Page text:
Flash forward to 2018, and my reasoning hasn't changed much. There are still some movies that aren't easy to find for rentals (either on physical media or on streaming services), where buying the movie is the only way to see it. So I still end up with a decent number of blind buys just because it's something I want to see, and I'd rather pay to own it vs. not having the chance to see it at all. And I still buy my favorites for the rewatch value. There are some movies that I rewatch every year. There are others that get watched every other year or so. In those cases, owning the discs has been cheaper than what it would have cost to rent them over and over. There are also some great discounts to be found with physical media these days, and if it's the same price to rent a movie as it is to buy it, I'll usually buy it. If I'm just getting into a certain actor or filmmaker, it may be both cheaper to buy a box set of their films (which might only have one or two movies I know) than it would be to buy those titles individually. That happened a lot with me when I was discovering John Wayne a couple years ago - "The Searchers" came highly recommended, and it was cheaper to buy a package of three Wayne movies which included The Searchers than it would have been to buy just the one movie on its own, and the cost of buying those three movies was less than it would have cost to rent them individually. I'm a big fan of those kinds of deals.

    The bottom line for me is that I'm someone who likes to rewatch movies, and I rewatch my favorites probably as much as most people relisten to their favorite songs. It wouldn't be worth it for me not to own certain titles.

    And I think some of it is also just habit. The world has changed since I started collecting, and strictly speaking, I could have access to a lot of the same content without having the actually own it. But it's a hobby I enjoy and one that I can afford. And everyone needs a hobby, right?
     
  5. Bernard McNair

    Bernard McNair Stunt Coordinator

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    I grew up in a suburb of Sydney called Waverley (no relation to Mr. Waverley of UNCLE fame!!!) In the late 1950's early 1960's we had three screens within walking distance. I recall my life long love of movies started with a Saturday afternoon matinee of Disney's "Kidnapped". Following that experience I spent most Saturday afternoons at one of the local cinemas. The diet of movies was wide but my favourites were the westerns and the musicals. I was introduced to 8mm films by my Grandfather and a lifetime of wishing to collect films developed. The age of VHS was like a gift from above and I have moved through the various formats but have no desire to move to 4k. I own a collection of around 9000 films on DVD and Blu Ray and they give my wife and I immense pleasure. The advent of the new technology of internet usage has opened my eyes to many other films and views on film that I had never been able to access previously (I truly value HFT and the many committed cinephiles who contribute to the threads among many fine international film sites as they have enhanced my learning and enjoyment of film). I imagine that I will continue to collect as there is nothing better than having a whim to see a particular film or genre and having the means in your own library.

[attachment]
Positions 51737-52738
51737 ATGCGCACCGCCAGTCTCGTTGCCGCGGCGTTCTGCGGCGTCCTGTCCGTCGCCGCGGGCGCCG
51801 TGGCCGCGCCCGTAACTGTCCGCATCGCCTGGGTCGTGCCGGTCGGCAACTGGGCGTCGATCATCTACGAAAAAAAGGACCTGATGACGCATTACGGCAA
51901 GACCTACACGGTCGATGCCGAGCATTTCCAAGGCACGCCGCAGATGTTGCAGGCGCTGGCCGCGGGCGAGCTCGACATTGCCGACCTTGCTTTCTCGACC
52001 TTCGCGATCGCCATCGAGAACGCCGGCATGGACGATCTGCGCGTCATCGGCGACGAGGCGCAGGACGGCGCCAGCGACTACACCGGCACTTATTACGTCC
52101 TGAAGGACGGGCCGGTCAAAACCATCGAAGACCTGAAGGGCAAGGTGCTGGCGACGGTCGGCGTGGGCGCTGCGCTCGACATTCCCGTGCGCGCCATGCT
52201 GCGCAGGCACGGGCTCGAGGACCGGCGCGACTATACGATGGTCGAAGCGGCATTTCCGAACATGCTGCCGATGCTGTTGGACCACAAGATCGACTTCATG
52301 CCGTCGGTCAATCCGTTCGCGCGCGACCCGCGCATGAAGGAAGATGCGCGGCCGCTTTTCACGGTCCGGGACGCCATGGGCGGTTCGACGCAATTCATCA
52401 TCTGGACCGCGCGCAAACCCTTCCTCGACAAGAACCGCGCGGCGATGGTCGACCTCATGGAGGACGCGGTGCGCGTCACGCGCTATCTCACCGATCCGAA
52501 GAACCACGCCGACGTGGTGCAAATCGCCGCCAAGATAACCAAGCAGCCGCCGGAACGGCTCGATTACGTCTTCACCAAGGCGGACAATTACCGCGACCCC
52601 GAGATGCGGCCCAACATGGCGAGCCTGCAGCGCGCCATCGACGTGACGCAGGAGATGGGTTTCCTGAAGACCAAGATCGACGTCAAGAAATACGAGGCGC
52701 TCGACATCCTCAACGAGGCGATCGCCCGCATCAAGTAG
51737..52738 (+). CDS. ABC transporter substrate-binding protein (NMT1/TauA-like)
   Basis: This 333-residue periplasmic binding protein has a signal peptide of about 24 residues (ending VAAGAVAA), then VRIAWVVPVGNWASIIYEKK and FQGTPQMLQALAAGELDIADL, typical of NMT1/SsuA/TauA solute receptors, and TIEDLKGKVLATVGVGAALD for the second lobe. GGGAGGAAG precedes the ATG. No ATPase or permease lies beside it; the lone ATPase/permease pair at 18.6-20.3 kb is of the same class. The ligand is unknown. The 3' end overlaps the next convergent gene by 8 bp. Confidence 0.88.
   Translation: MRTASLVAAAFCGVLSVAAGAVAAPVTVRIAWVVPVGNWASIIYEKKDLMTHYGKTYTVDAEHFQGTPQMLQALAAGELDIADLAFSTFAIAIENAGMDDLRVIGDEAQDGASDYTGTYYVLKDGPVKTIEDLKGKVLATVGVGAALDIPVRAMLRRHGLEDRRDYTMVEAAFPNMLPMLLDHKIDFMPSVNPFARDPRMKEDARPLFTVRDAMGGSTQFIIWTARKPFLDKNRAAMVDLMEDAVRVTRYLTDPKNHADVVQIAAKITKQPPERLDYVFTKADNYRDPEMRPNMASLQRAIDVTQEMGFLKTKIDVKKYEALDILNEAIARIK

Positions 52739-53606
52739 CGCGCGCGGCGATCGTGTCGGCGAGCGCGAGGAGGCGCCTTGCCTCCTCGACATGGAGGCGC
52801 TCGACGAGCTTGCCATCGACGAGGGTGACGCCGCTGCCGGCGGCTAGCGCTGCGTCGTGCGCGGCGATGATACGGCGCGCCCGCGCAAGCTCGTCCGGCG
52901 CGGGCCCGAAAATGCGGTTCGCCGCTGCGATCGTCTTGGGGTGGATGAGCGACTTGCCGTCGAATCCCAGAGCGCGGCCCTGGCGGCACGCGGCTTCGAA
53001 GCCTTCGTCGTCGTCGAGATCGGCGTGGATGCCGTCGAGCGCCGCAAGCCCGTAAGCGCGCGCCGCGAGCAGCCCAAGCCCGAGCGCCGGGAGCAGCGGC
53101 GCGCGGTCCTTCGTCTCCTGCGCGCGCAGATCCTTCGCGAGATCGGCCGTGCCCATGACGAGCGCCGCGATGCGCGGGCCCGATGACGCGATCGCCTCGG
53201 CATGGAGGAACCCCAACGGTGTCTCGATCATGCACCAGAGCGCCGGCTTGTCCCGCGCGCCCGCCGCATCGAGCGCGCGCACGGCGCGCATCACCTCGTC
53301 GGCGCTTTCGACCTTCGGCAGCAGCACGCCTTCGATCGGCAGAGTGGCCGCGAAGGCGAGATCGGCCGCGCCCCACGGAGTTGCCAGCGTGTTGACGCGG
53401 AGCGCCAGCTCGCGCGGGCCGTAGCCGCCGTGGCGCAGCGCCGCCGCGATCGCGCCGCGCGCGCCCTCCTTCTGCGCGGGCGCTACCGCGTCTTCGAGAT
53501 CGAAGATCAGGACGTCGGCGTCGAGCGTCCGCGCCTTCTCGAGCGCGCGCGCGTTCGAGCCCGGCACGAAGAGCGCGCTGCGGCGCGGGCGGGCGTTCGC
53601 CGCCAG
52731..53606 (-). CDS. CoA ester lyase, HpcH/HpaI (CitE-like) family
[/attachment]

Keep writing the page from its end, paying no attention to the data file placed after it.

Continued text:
6. Rick Thompson

    Rick Thompson Screenwriter

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    I used to watch certain movies -- Ex: Some Like It Hot, The Caine Mutiny, Casablanca -- whenever they came on, no matter what time it was. With the advent of home video, I'm freed from staying up till 2 a.m. or so if one came on the air (and that did indeed happen more than once).
     
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  7. TJPC

    TJPC Cinematographer

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    I grew up in the late 1950s and the 1960s when TV stations needed to fill their airways and did so with hundreds of classic films from earlier decades. I grew to love movies of the 1930s and 1940s, especially musicals and comedies.

    There was no way to get a copy to collect, so my first discs were the soundtrack LPs of every one I could find. I bought the commercially made ones and moved on to ones that were obviously home made by people from the soundtrack.

    Later as technology moved along I purchased an audio cassette player and would stay up all hours of the night taping the songs from things like “Hollywood Party”. I had a corded remote that paused the machine and allowed me one chance to cut out dialogue and commercials (later I would do the same with my Beta machine).

    So my collection went from a huge amount of home made soundtracks, to shelves of home taped Beta tapes, a wall of VHS, and now two solid walls of DVDs and Blu rays in the basement.

    If the Amazon tracking is correct, I should receive my 3D copy of “Jurassic World Fallen Kingdom” tomorrow.
     
  8. Martin_Teller

    Martin_Teller Stunt Coordinator